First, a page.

“Ah, well that’s your fault Duncan… it’s the way you’re playing D&D that’s the problem, not the mechanics of the game! If you played a regular ongoing campaign like everyone else, players would often be starting sessions without all their resources, or would hold back some of their firepower.”
But hang on…. isn’t the D&D Adventurers League exactly the same format? You turn up, with a fully charged character sheet, and play the module, knowing that you may as well give everything you’ve got. Meanwhile, players that have to manage their resources across two sessions inevitably fail to do their bookkeeping anyhow, and more often than not the DM just has to take their word for it that they only used cantrips and that one first level slot last session.
While my current game table style is no doubt exacerbating the issue of full spellcasters having too many slots, as a player in my friend’s ongoing, combat-heavy, campaign I can’t remember the last time my 7th level bard ran out of spell slots – even with 2-3 encounters a day played out over several sessions. I currently have 11 spell slots, and since after 2 rounds of combat the battle is usually decided and I can probably already conserve slots by switching to cantrips. Moreover, my solution to dropping concentration on conjure animals, or too many bad guys passing their saving throw on hypnotic pattern is just to cast my overpowered spell again (note: we actually play with Hipster Remixes of both spells… but they are still sick!).
It’s all a far cry from my memories of Advanced Dungeons & Dragons when you’d desperately cling on to your one chance to cast sleep once a day, and spend the rest of the adventure tossing darts at kobolds! (I’m not actually at all nostalgic for that btw!).
New Spell Slots Table
Anyway, the TLDR takeaway from this post is that I’ve re-done the spell slots table for full casters. I feel like one additional slot per level is easily generous enough, and I don’t think there’s any need to give 5th level casters two fireballs the moment they level up (nor 3rd casters, two 2nd level slots). This party piece spell, whether fireball, lightning bolt or hypnotic pattern, should be a wow moment, not a ‘have a second go’ moment.
Anyhow, it’s very much an experimental table and I’d be interested to hear what others think in the comments…
New Spell Fuel System
My own thoughts on my new table (after mulling it over for a few days) are that it is actually still way too generous. And so now I’m thinking of replacing spell slot tables with a daily ration of ‘spell juice / nuggets / fuel’. Let’s call it ‘mana’ for now, since I’ve seen that term used in other RPGs in the past.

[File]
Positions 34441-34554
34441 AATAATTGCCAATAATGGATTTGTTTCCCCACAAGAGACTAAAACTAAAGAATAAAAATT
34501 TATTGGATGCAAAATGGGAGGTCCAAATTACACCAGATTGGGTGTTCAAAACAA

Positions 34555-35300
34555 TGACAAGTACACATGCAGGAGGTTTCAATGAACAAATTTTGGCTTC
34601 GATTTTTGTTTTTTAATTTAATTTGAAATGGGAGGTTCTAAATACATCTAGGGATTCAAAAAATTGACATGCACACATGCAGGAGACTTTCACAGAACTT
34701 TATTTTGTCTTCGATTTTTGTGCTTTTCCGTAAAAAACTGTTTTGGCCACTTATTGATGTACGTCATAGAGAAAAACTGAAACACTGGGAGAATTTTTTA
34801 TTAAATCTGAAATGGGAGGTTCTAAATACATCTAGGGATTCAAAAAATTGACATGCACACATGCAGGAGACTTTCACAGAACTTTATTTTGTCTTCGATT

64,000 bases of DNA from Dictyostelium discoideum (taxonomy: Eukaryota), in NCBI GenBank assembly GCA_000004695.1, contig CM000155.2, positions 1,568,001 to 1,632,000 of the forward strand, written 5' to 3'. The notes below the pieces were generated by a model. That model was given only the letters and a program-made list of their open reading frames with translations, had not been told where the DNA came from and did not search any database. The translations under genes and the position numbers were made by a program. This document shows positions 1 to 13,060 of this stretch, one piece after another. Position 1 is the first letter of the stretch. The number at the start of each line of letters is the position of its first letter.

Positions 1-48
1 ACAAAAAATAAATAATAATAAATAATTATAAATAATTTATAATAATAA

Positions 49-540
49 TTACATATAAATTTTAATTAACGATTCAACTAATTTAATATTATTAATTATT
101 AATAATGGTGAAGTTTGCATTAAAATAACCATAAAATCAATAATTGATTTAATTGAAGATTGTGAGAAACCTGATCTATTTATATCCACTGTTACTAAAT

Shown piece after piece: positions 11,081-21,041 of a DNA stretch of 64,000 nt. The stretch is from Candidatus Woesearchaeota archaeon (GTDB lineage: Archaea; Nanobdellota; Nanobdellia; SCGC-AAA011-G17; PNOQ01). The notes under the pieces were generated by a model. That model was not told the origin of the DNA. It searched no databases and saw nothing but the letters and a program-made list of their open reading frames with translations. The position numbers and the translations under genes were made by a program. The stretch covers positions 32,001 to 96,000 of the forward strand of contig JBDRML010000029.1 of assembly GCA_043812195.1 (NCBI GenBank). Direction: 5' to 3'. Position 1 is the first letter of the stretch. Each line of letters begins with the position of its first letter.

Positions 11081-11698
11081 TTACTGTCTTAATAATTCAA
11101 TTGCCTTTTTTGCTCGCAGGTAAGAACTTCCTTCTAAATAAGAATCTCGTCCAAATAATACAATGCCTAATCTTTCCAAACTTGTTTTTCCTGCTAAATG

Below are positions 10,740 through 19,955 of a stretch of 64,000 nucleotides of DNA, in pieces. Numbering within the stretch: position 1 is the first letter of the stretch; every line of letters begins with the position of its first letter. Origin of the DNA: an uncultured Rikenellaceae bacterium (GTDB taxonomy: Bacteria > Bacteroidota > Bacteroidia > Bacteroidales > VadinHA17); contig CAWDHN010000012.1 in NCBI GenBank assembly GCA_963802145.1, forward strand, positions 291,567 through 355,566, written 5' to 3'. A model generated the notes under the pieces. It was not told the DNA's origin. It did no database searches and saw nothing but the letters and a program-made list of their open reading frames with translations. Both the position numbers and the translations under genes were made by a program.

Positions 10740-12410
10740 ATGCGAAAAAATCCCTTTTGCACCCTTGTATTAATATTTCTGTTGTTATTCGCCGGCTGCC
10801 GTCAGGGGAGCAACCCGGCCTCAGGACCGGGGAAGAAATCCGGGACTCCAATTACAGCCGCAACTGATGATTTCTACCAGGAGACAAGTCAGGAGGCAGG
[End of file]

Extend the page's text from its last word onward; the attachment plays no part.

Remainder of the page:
I think full casters should get their level x 2 of ‘mana’, from which they can fashion slots in any combination they wish, at a rate of 1 mana per level of spell slot.
So a 5th level wizard gets 10 mana, which they could use to cast one 3rd level spell (3 mana), two 2nd level spells (4 mana) and three 1st level spells (3 mana), or any other combination of spells up to the level they know. In some ways I’ve made the situation worse, because now they could potentially cast fireball three times a day (at 3 mana each), but then they’ve only got 1 mana for shield or some utility spells. Currently there’s no trade off for wizards, because they’ve just got too many resources!
This system would work up to 10th level I think, after which I would say your level plus 10, so a 15th level wizard gets 25 mana… and a 20th level 30 mana.
Thinking about it some more, you could still refer back to the Player’s Handbook tables in order to put a top limit on how many high level spells characters can cast… maybe a 5th level wizard gets 10 mana but is still bound by a max. of 2 third level slots, as indicated in the PH.
Half casters would get their level of mana, per long rest, which is a little mean, but maybe once per day they can get their Proficiency bonus of mana back after a short rest.
I’ve had another thought as well, about how to put more strain on the resources of full spellcasters, but hey, enough wacky ruminations for one post!
As always, let me know your thoughts, and whether you’ve tackled the same issue in your home games. I’d love to know your own solutions!
Unrelated Post Script: I’m releasing a new heist adventure soon, my very own Key From The Golden Vault… if anyone would like a complimentary review copy, please send me an email on firstname.lastname@example.org , I’d love to send you one.